GSUB — Glyph Substitution Table (OpenType 1.8.2)

The Glyph Substitution (GSUB) table provides data for substition of glyphs for appropriate rendering of scripts, such as cursively-connecting forms in Arabic script, or for advanced typographic effects, such as ligatures.


The Glyph Substitution table (GSUB) contains information for substituting glyphs to render the scripts and language systems supported in a font. Many language systems require glyph substitutes. For example, in the Arabic script, the glyph shape that depicts a particular character varies according to its position in a word or text string (see figure 1). In other language systems, glyph substitutes are aesthetic options for the user, such as the use of ligature glyphs in the English language (see Figure 2).

Glyphs for different positional forms of hah
Figure 1. Isolated, initial, medial, and final forms of the Arabic character HAH
Glyphs for f and i and an f-i ligature glyph
Figure 2. Two Latin glyphs and their associated ligature

OpenType fonts use character encoding standards, such as the Unicode Standard, that assumes a distinction between characters and glyphs: text is encoded as sequences of characters, and the 'cmap' table provides a mapping from that character to a single default glyph. Multiple characters are not directly mapped to a single glyph, as needed for ligatures; and a single character is not mapped directly to multiple glyphs, as may be needed for some complex-script scenarios. The GSUB table provides a way to describe such substititions, enabling applications to apply such substitions during text layout and rendering to achieve desired results.

To access substitute glyphs, GSUB maps from the glyph index or indices defined in a 'cmap' subtable to the glyph index or indices of the substitute glyphs. For example, if a font has three alternative forms of an ampersand glyph, the 'cmap' table associates the ampersand’s character code with only one of these glyphs. In GSUB, the indices of the other ampersand glyphs are then referenced from this one default index.

The text-processing client uses the GSUB data to manage glyph substitution actions. GSUB identifies the glyphs that are input to and output from each glyph substitution action, specifies how and where the client uses glyph substitutes, and regulates the order of glyph substitution operations. Any number of substitutions can be defined for each script or language system represented in a font.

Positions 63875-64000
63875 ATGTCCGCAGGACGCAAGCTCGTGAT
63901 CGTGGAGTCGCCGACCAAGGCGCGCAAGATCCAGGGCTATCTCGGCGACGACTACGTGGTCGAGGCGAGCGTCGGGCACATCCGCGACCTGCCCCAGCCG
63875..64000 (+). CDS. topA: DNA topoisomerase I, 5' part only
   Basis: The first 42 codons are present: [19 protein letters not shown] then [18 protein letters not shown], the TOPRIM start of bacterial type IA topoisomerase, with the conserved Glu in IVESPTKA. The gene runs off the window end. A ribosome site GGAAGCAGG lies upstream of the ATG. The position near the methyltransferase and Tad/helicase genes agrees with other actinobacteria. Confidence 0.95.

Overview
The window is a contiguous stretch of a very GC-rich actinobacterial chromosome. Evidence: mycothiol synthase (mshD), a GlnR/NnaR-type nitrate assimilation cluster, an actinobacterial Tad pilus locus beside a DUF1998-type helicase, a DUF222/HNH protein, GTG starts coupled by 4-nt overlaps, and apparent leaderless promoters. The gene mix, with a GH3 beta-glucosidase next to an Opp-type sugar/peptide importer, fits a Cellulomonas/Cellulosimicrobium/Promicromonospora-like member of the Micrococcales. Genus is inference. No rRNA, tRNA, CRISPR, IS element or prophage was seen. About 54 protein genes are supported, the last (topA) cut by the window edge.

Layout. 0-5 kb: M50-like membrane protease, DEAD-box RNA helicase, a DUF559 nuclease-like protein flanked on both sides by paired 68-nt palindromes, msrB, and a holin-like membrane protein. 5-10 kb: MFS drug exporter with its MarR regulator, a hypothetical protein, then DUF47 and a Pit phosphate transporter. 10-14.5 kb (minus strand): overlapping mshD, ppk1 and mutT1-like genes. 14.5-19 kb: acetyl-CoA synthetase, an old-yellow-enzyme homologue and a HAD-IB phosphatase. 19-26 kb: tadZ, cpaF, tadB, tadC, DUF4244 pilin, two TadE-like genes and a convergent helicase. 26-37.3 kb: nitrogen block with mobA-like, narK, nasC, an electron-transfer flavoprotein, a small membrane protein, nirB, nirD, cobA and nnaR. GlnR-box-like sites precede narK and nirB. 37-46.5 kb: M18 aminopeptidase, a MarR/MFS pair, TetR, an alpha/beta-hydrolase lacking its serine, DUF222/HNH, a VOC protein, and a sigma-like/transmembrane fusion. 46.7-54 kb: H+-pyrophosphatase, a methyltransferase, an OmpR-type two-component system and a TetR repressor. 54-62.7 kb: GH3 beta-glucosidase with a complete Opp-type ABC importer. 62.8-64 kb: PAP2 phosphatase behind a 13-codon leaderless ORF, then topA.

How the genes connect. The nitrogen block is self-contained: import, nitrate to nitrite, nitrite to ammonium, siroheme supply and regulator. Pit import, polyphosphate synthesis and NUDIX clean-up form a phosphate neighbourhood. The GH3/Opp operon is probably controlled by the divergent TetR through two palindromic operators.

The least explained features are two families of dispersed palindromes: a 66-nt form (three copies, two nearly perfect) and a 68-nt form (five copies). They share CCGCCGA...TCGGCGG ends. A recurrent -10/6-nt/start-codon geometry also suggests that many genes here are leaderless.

The GSUB table supports seven types of glyph substitutions that are widely used in international typography:

  • A single substitution replaces a single glyph with another single glyph. This is used to render positional glyph variants in Arabic and vertical text in the Far East (see Figure 3).

    Kanji ideograph with parentheses in horizontal and vertical layout
    Figure 3. Alternative forms of parentheses used when positioning Kanji vertically
  • A multiple substitution replaces a single glyph with more than one glyph. This is used to specify actions such as ligature decomposition (see Figure 4).

    An f-i ligature glyph decomposed to f and i glyphs
    Figure 4. Decomposing a Latin ligature glyph into its individual glyph components
  • An alternate substitution identifies functionally equivalent but different looking forms of a glyph. These glyphs are often referred to as aesthetic alternatives. For example, a font might have five different glyphs for the ampersand symbol, but one would have a default glyph index in the cmap table. The client could use the default glyph or substitute any of the four alternatives (see Figure 5).

    Alternative ampersand glyphs
    Figure 5. Alternative ampersand glyphs in a font
  • A ligature substitution replaces several glyph indices with a single glyph index, as when an Arabic ligature glyph replaces a string of separate glyphs (see Figure 6). When a string of glyphs can be replaced with a single ligature glyph, the first glyph is substituted with the ligature. The remaining glyphs in the string are deleted, this does not include those glyphs that are skipped as a result of lookup flags.

    Sequence of three Arabic glyphs and the associated ligature glyph
    Figure 6. Three Arabic glyphs and their associated ligature glyph
  • Contextual substitution, the most powerful type, describes glyph substitutions in context-that is, a substitution of one or more glyphs within a certain pattern of glyphs. Each substitution describes one or more input glyph sequences and one or more substitutions to be performed on that sequence. Contextual substitutions can be applied to specific glyph sequences, glyph classes, or sets of glyphs.

  • Chaining contextual substitution, extends the capabilities of contextual substitution. With this, one or more substitutions can be performed on one or more glyphs within a pattern of glyphs (input sequence), by chaining the input sequence to a ‘backtrack’ and/or ‘lookahead’ sequence. Each such substitution can be applied in three formats to handle glyphs, glyph classes or glyph sets in the input sequence. Each of these formats can describe one or more of the backtrack, input and lookahead sequences.

  • Reverse Chaining contextual single substitution, allows one glyph to be substituted with another by chaining input glyph to a ‘backtrack’ and/or ‘lookahead’ sequence. The difference between this and other lookup types is that processing of input glyph sequence goes from end to start.